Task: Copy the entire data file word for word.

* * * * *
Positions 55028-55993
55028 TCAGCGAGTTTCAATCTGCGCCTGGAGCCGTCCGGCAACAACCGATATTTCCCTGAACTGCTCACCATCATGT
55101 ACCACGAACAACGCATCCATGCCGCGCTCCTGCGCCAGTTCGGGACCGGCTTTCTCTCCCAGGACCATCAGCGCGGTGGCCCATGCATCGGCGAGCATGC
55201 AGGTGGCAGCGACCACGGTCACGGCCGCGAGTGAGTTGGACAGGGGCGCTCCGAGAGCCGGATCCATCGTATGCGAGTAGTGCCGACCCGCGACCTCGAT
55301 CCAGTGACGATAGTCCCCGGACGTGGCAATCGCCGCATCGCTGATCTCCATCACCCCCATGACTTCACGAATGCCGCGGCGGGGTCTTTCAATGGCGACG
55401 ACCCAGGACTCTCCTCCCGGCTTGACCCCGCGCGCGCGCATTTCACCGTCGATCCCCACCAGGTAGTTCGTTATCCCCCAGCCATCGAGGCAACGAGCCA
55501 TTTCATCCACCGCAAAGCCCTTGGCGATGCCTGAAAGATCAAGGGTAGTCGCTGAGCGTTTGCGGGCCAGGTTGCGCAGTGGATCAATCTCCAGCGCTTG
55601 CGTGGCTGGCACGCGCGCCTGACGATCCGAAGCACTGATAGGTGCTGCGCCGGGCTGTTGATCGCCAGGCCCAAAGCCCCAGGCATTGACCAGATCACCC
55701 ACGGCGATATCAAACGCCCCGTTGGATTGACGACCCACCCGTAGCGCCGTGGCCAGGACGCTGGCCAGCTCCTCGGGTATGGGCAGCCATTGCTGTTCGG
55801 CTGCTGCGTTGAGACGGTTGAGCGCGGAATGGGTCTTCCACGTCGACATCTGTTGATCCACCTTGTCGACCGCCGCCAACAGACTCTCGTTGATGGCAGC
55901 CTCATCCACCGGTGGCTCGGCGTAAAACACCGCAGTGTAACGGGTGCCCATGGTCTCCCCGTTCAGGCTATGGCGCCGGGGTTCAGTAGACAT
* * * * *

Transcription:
Positions 55028-55993
55028 TCAGCGAGTTTCAATCTGCGCCTGGAGCCGTCCGGCAACAACCGATATTTCCCTGAACTGCTCACCATCATGT
55101 ACCACGAACAACGCATCCATGCCGCGCTCCTGCGCCAGTTCGGGACCGGCTTTCTCTCCCAGGACCATCAGCGCGGTGGCCCATGCATCGGCGAGCATGC
55201 AGGTGGCAGCGACCACGGTCACGGCCGCGAGTGAGTTGGACAGGGGCGCTCCGAGAGCCGGATCCATCGTATGCGAGTAGTGCCGACCCGCGACCTCGAT
55301 CCAGTGACGATAGTCCCCGGACGTGGCAATCGCCGCATCGCTGATCTCCATCACCCCCATGACTTCACGAATGCCGCGGCGGGGTCTTTCAATGGCGACG
55401 ACCCAGGACTCTCCTCCCGGCTTGACCCCGCGCGCGCGCATTTCACCGTCGATCCCCACCAGGTAGTTCGTTATCCCCCAGCCATCGAGGCAACGAGCCA
55501 TTTCATCCACCGCAAAGCCCTTGGCGATGCCTGAAAGATCAAGGGTAGTCGCTGAGCGTTTGCGGGCCAGGTTGCGCAGTGGATCAATCTCCAGCGCTTG
55601 CGTGGCTGGCACGCGCGCCTGACGATCCGAAGCACTGATAGGTGCTGCGCCGGGCTGTTGATCGCCAGGCCCAAAGCCCCAGGCATTGACCAGATCACCC
55701 ACGGCGATATCAAACGCCCCGTTGGATTGACGACCCACCCGTAGCGCCGTGGCCAGGACGCTGGCCAGCTCCTCGGGTATGGGCAGCCATTGCTGTTCGG
55801 CTGCTGCGTTGAGACGGTTGAGCGCGGAATGGGTCTTCCACGTCGACATCTGTTGATCCACCTTGTCGACCGCCGCCAACAGACTCTCGTTGATGGCAGC
55901 CTCATCCACCGGTGGCTCGGCGTAAAACACCGCAGTGTAACGGGTGCCCATGGTCTCCCCGTTCAGGCTATGGCGCCGGGGTTCAGTAGACAT